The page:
Leadership and Vision
Leadership is a difficult quality to define and to assess. As General Patton once exclaimed: “I [have] it, but I’ll be damned if I can define it.” 1 This site offers definitions and characteristics of leadership in order to aid new, and perhaps even seasoned, librarians as they progress through their career.
Leadership, in its essence, is the ability to articulate a vision or a desired path of progress and to motivate others to strive for that vision. The common perception is that leadership is an art, not a science. Prominent authors avoid establishing checklists for leadership. There is no list of leadership skills, but there is a general consensus that there are certain traits that leaders should have.
The most important thing for a leader to have is vision. Vision, as described by Warren Bennis, is the “guiding purpose” and the “compelling goal”. 2 The vision is how the organization will be defined in the future. An example would be: “XYZ Library will be the premier library for the health sciences, both in size and scope of the collection, in the United States.”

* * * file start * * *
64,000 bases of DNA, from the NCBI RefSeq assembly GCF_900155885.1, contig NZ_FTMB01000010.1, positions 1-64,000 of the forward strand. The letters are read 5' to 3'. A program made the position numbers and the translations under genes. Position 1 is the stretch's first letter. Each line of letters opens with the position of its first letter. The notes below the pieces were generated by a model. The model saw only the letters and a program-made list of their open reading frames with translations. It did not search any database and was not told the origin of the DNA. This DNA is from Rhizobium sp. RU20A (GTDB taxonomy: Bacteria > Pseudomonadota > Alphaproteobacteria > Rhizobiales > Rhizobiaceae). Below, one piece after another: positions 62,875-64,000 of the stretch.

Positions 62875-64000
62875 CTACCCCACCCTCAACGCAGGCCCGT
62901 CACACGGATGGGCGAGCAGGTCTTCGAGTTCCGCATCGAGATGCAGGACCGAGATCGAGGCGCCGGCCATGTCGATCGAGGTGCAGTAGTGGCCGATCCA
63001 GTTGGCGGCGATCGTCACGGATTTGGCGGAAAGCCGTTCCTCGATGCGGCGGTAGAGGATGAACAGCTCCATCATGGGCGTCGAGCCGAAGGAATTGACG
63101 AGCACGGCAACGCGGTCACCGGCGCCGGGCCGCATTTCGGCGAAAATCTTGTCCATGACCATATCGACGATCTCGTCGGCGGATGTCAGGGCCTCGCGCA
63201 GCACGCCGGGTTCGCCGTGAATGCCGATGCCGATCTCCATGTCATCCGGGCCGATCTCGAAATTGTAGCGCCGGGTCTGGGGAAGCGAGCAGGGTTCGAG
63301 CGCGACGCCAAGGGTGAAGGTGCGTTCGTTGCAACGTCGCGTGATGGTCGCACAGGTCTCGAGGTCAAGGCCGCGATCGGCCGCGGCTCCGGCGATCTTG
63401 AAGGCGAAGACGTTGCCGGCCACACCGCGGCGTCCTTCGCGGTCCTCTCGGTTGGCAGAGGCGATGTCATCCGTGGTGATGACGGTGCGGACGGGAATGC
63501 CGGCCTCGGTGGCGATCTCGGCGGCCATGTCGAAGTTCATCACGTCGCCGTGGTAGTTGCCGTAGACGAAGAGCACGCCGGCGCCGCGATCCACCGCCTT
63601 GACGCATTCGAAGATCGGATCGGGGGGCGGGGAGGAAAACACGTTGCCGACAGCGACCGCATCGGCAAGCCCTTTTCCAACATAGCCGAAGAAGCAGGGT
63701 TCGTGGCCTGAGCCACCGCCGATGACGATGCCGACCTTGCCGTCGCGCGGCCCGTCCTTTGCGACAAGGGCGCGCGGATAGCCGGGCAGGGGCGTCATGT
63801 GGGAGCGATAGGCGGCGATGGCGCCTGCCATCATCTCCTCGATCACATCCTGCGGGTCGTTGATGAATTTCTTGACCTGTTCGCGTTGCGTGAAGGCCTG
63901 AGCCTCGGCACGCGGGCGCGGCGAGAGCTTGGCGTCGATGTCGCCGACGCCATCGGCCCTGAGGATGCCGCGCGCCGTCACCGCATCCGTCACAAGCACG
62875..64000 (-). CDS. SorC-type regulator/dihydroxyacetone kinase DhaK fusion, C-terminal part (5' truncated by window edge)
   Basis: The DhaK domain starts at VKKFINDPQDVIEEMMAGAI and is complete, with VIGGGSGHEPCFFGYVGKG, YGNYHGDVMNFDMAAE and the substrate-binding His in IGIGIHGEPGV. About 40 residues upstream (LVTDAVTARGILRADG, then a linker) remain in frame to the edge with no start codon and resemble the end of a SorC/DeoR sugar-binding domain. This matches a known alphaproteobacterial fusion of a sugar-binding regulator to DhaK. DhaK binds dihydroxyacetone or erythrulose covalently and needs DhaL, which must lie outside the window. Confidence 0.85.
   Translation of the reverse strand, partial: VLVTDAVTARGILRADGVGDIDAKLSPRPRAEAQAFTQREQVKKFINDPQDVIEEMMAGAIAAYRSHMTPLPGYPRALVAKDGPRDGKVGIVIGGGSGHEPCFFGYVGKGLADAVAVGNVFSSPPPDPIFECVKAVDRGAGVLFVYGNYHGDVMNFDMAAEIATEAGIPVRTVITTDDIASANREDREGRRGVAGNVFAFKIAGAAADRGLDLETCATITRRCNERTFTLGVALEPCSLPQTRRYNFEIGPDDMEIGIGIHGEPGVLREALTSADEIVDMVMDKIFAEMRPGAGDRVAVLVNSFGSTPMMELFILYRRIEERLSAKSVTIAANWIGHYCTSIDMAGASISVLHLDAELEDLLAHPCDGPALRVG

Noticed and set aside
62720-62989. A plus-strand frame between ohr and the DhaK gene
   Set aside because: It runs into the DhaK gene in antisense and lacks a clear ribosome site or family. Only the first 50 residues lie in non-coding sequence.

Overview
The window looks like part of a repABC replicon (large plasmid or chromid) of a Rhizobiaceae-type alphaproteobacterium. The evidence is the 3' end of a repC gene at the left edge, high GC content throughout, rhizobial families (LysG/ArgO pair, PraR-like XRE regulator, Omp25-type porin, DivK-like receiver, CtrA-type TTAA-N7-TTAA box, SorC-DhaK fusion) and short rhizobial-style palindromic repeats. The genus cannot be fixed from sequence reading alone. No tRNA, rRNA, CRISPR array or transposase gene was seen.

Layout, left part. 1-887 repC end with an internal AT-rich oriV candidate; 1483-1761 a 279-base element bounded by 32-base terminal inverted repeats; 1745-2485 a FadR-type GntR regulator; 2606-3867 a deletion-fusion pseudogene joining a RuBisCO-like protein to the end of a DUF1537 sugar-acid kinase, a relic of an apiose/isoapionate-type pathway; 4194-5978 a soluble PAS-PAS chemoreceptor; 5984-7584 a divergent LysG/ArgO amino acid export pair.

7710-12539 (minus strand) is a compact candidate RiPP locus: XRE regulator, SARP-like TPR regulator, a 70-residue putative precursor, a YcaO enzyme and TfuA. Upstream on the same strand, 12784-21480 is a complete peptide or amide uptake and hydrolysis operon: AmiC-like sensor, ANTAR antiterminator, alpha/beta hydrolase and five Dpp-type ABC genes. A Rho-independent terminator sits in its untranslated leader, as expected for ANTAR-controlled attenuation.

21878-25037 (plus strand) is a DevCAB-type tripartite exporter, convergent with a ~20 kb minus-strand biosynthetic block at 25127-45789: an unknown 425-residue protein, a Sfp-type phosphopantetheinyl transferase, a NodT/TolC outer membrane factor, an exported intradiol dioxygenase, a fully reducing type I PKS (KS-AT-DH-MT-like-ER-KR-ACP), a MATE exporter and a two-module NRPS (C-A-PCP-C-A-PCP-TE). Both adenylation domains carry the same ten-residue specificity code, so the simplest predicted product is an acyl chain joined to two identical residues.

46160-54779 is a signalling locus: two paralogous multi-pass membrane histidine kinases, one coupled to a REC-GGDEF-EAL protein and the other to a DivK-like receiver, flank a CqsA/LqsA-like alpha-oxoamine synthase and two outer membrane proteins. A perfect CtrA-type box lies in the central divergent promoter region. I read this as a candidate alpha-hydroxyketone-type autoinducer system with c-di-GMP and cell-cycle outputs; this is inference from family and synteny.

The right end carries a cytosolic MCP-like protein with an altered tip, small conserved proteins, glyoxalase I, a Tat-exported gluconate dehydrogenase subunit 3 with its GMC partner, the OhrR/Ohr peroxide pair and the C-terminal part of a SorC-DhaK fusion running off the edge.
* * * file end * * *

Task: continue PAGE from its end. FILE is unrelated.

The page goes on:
This is not the same as establishing goals. Goals can be seen as intermediate steps or benchmarks, which are established to measure progress towards the vision. An example of this, from the XYZ Library would be: “In three years, our library collections will exceed three million volumes; and in 5 years our holdings will exceed four million volumes.” Goals are tangible, a vision need not be.
A vision indeed is meant to inspire. Along with the ability to articulate a vision, a true leader needs to be able to make the vision a shared vision. A leader motivates, drives, and inspires other members of the organization, and often those outside of it, to believe in the vision. That motivation and creation of belief must translate into effort in pursuit of the vision.